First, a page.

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Topic: Wood, bamboo, metal, plastic? Which is your favorite kind of needle  (Read 5507 times)
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crazycatladymel
« Reply #10 on: November 11, 2005 10:33:23 AM »

Chelsea: Because you like the feel of the aluminum, I'm not recommending that you switch, but I'll tell you that the bamboo needles from Target were rough and not like a good wood or bamboo needle.
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eunnyjang
« Reply #11 on: November 11, 2005 10:47:46 AM »

I like different things for different projects...aluminum for textured knitting and plain knitting; bamboo for lace and colorwork.
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tofuttibreak
« Reply #12 on: November 11, 2005 11:10:26 AM »

Chelsea: Because you like the feel of the aluminum, I'm not recommending that you switch, but I'll tell you that the bamboo needles from Target were rough and not like a good wood or bamboo needle.
True. Mine were so rough that they gave me a splinter.
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claypeanut
« Reply #13 on: November 11, 2005 11:17:35 AM »

I thought the ones from target looked kinda scary.......I really like bamboo, but i was fortunate to find about 10 pairs of aluminum needles ranging from 3 to 15 for about $3 at a thrift store!  What a score! So I think I may just try getting use to them......tricky at first....but i think it may be making it some what faster.....now that I've gotten the stitches to stop slipping off!
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Chelsea
« Reply #14 on: November 11, 2005 11:18:55 AM »

Yeah, I knew they were rough, but it wasn't the roughness that bothered me.  It's the flexibility...I'll end up breaking them.  Smiley
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lemonadelemonade
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« Reply #15 on: November 11, 2005 05:18:33 PM »

My favorite needles ever are the dpn's I made out of dowel rods.  I just like the way they feel when I knit with them.  They're not too long or heavy or noisy or slippery like all my metal needles.  And they were cheeeaaaap.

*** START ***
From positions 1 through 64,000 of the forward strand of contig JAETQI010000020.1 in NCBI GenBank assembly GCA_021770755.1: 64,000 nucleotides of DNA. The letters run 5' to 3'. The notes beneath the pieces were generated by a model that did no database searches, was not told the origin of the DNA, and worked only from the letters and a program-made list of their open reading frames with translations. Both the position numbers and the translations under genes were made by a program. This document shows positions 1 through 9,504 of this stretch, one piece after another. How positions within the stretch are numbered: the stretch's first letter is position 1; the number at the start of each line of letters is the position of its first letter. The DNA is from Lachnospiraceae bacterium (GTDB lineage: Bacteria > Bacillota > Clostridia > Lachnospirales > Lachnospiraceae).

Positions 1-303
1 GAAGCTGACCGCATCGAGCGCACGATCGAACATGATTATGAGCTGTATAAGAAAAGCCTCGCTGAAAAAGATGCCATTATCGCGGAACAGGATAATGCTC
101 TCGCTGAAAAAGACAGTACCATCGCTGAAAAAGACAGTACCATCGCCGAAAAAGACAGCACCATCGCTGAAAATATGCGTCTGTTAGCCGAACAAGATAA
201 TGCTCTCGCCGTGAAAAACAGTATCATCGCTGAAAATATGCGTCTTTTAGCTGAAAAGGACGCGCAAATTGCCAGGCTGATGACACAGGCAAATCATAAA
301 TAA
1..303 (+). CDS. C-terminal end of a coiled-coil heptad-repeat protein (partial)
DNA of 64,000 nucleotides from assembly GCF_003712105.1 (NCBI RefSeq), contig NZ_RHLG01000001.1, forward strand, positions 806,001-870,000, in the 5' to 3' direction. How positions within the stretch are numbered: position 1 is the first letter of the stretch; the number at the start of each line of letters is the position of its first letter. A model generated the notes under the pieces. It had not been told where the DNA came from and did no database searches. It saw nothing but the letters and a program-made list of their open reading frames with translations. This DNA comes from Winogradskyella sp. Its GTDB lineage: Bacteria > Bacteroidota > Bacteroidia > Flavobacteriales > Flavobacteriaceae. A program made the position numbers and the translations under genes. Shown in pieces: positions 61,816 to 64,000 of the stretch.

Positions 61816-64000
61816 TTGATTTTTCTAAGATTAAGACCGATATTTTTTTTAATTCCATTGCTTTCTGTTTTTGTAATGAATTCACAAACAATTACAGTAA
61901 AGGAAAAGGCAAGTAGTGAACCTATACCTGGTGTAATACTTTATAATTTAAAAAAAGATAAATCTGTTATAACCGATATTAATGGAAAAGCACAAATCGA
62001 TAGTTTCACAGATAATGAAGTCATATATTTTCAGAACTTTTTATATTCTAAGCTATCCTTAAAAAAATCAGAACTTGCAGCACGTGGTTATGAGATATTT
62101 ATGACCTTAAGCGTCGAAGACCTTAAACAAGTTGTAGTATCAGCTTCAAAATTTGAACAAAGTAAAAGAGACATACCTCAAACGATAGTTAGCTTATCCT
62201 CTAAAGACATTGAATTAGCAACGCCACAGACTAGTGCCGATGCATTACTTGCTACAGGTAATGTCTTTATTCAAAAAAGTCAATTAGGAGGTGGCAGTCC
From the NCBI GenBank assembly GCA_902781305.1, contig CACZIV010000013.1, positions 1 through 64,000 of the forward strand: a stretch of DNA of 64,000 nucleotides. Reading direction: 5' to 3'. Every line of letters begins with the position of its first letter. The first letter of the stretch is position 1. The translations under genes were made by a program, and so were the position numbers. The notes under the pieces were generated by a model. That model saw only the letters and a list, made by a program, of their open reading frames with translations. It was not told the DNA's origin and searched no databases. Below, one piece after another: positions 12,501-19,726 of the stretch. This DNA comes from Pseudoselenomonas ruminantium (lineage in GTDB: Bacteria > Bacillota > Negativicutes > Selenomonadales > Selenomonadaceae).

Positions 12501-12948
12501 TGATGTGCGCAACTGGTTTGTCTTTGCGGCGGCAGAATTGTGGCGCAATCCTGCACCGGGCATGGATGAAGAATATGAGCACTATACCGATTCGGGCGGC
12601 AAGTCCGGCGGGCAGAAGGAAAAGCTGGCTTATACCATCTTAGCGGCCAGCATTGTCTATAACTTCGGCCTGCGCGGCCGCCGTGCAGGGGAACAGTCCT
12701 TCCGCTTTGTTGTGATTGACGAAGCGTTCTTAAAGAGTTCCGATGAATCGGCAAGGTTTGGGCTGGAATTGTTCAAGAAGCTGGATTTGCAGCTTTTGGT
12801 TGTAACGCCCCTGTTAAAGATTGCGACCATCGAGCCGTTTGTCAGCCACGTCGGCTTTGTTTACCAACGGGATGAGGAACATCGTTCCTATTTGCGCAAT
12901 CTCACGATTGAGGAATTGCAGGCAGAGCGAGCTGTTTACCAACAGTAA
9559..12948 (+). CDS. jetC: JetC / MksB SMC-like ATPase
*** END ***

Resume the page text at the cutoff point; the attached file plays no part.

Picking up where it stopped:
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athena404
« Reply #16 on: November 11, 2005 05:28:14 PM »

im so supprised no one has mentioned addi turbos yet
dear goodness, once  you try them you can never go back to normal needles
knitting is a breeze with them...
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ambrrdawn
« Reply #17 on: November 11, 2005 05:33:05 PM »

For those of you who knit with different needles for different kinds of yarn or projects- why? What is the benefit? I've tried wood, bamboo and aluminum. I hate aluminum with a passion, although it is what I learned on, they're too slippery. Even wood needles are a bit on the slippery side for my taste. I am in love with Clover bamboo needles. I think it may have to do with the fact that I knit a little loosely. I feel like the bamboo doesn't snag the yarn but holds onto it a little so it doesn't slip off. Or maybe the deal is that whatever you get most used to is easiest for you...
This was a good question!  Wink
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eunnyjang
« Reply #18 on: November 11, 2005 05:49:11 PM »

Quote
For those of you who knit with different needles for different kinds of yarn or projects- why? What is the benefit?
For plain stockinette, I like Addi Turbos - the aluminum is slick enough to keep the work moving smoothly along the needle, and the blunt tips help keep the yarn from splitting when knitting fast.  I like them for textured knitting for the same reason - the tips don't split the yarn when cabling without a third needle.

For colorwork, I like bamboo or wood because the "grabbiness" means I can spread the worked stitches over the right hand needle and they'll stay there, so my floats stay well-tensioned.  For lace, I like that they "grip" the stitches while I maneuver around decs and yos, particularly because I do some funny things with my ssks and centered double decreases (for speed's sake), where I never slip the stitch to the right needle; rather I weave the tip under and over the right places and draw the yarn through.  Slightly sticky tips keep everything where I need it until I'm ready to slip it off.  Also, I can file down wood to wicked sharpness, which I nearly always do for fine-gauge lace.
« Last Edit: November 11, 2005 06:58:26 PM by eunnyjang » THIS ROCKS   Logged

There will also be cocktail sauce.  -- Smoove B

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Jodi1978
« Reply #19 on: November 11, 2005 10:39:04 PM »

Mine is metal.  Works well with all yarn.
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